Beware when giving advice. That is the lesson Arthur DeKruyter learned after completing a preaching tour in the Soviet Union in 1986. DeKruyter, the founding pastor of the megasized Christ Church Oak Brook (Ill.), visited churches at the invitation of the All-Union Council of Evangelical Christian- Baptist Churches. Meeting Russian clergy caused the Chicago-area cleric to tell Union officials that their leaders needed better theological training. "So help us build a seminary," they responded.

And so he did. On June 20, the new 35,000-square-foot building for the Saint Petersburg Theological Academy, the only graduate-level Protestant seminary in Russia, was dedicated. In operation since 1990, shuffling between church basements and rented classrooms, the school has issued more than 300 degrees, ranging from associate's to a premaster's certificate, the latter accredited by Fuller Theological Seminary in Pasadena, which allows students to receive an M.A. with only one year of additional study in the United States. Within the next few years, the school hopes to bestow an M.A. without students having to leave Russian soil. Fuller provides four faculty members a year, each undertaking a two-week stint of six-hour lectures, six days a week.

NEAR-DEATH VISION: The idea for the academy arose from a dramatic event in the life of Sergei Nikolaev, an evangelical minister from Saint Petersburg. Nikolaev suffered multiple fractures in a car accident in Norway in 1988. While near death, he says he was visited by the Lord, who told him to follow a three-pronged strategy for his ministry in Saint Petersburg: not only was he to build a church (the Temple of the Gospel Church, which quickly grew to 2,000 members), but also a mission (New Life Mission, the evangelistic and social ministry arm of the church) and a seminary.

Nikolaev did not just want a Bible college, either, even though he recognized that as the most immediate need. Few pastors have undergraduate degrees because Christians were hindered from attending college during the Soviet era. But Nikolaev, now 49, looked to the future: "I think it's very important to have a school like this not only to prepare ministers but also to prepare theologians who can start the cross-religious, cross-denominational, and cultural dialogue which is so crucial today in Russia."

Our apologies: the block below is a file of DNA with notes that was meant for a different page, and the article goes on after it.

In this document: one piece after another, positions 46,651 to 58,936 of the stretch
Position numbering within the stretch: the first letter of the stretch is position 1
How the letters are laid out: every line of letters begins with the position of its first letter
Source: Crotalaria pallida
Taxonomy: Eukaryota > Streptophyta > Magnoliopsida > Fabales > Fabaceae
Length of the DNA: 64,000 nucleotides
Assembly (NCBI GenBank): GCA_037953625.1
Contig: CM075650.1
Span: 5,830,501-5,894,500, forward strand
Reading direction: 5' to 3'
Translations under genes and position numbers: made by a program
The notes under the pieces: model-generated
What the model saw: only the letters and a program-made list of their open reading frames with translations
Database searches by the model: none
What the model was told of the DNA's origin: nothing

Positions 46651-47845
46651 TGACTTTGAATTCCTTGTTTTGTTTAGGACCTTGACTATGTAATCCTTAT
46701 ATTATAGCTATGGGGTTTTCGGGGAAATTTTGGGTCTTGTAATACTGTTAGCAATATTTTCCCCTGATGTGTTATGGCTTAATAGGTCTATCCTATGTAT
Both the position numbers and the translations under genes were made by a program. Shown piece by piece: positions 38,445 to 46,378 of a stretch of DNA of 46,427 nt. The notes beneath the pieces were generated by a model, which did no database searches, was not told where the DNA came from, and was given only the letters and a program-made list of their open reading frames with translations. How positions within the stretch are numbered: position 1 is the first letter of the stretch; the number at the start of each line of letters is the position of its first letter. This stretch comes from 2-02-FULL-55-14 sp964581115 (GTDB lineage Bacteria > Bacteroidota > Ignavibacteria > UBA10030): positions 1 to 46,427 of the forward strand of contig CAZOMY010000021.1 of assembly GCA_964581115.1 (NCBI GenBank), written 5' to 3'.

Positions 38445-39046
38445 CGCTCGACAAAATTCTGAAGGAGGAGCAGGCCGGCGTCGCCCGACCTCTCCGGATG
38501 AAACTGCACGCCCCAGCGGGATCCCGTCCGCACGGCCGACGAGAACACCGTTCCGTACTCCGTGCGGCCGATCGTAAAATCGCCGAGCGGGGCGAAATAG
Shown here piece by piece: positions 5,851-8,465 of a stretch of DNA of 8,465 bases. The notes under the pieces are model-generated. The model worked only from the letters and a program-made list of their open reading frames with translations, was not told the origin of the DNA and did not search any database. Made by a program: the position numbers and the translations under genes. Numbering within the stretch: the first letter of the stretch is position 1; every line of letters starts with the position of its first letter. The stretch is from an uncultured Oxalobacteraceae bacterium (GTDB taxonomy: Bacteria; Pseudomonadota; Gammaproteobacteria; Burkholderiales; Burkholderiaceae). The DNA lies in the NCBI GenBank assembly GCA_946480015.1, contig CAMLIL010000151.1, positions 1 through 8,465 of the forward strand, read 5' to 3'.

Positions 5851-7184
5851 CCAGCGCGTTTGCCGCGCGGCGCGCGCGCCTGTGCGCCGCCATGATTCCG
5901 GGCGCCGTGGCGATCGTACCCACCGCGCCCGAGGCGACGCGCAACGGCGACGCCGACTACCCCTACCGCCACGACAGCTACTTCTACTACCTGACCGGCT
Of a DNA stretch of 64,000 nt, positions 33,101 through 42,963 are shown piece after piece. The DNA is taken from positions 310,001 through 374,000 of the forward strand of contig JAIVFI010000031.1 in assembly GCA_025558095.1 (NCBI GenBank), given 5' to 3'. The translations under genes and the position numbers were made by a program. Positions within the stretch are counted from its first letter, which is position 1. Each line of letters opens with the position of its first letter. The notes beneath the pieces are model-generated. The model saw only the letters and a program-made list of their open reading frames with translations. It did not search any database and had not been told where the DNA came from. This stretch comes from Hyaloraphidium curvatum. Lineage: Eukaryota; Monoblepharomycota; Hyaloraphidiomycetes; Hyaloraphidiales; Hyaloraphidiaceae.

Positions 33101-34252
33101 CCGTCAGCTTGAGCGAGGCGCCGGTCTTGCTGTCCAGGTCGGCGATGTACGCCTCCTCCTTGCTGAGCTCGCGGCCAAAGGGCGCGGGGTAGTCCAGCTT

As it turned out, Nikolaev's educational vision matched what DeKruyter wanted to pursue. After some false starts in Moscow, where leaders insisted on correspondence schools or a Bible college format, DeKruyter matched up with Nikolaev, who shared his vision of building a "Fuller seminary for Russia."

THE RIGHT MATCH: In many ways DeKruyter, now 72 and retired from pastoral responsibilities, was the perfect man for the job. His Dutch Reformed heritage gave him a passion for theological education; his connection as a board member of Fuller Seminary for the past 27 years provided academic resources from which to draw; and being the pastor of a large church in one of the wealthiest suburban communities in America gave him a donor base.

DeKruyter studied how other American-Russian partnerships had failed and strove to avoid those pitfalls. The academy is fully owned and controlled by Russians. It is financed by a foundation in Oak Brook that DeKruyter set up, which also provides administrative consulting. The budget, salaries, and expectations are defined on a Russian scale versus an American one. As quickly as possible, he and Nicolaev are having Russians be trained for the teaching positions so the school is not dependent on visiting faculty. Four master's graduates now teach at the academy. Their dream is for the academy to be financially independent by 2006.

To his surprise, DeKruyter discovered that Americans are almost useless when teaching on subjects of practical ministry. "We tried bringing pastors and professors over, teaching homiletics and pastoral counseling, but it was not adequate," he says. "Only the Russian Christians know their culture and what works here." Visiting faculty concentrate on core academic subjects, including Bible and systematic theology.

RESULTS OF FREEDOM: More than 200 people, including evangelical leaders from throughout Russia, jammed the chapel for the dedication service. Yet Nikolaev says in the early years he had few friends. Despite a position on the All-Union Council and his distinction as the translator for Billy Graham's two Russian speaking tours, other Protestant leaders opposed Nikolaev's vision for two reasons: many felt the graduate-level program wasted resources and was too ecumenical for a Protestant seminary (the faculty now includes three Russian Orthodox monks as adjunct staff). Since the fall of communism in 1989, the government-enforced unity of Protestants has fallen apart. First the Mennonites left the All-Union Council, then the Pentecostals pulled out, and now there is fighting between Baptists and evangelicals (though it is hard for outsiders to understand exactly what distinguishes these two groups).

Nikolaev hopes to transcend those disputes by providing a seminary open to all strands of Protestants in Russia, which he has done. "We had a Baptist student who didn't think Pentecostals were Christians," Nikolaev says. "Now he asks his two Pentecostal friends from his seminary class to help him preach at his church's revival services." He adds, "Now that we have the building, we have many friends."

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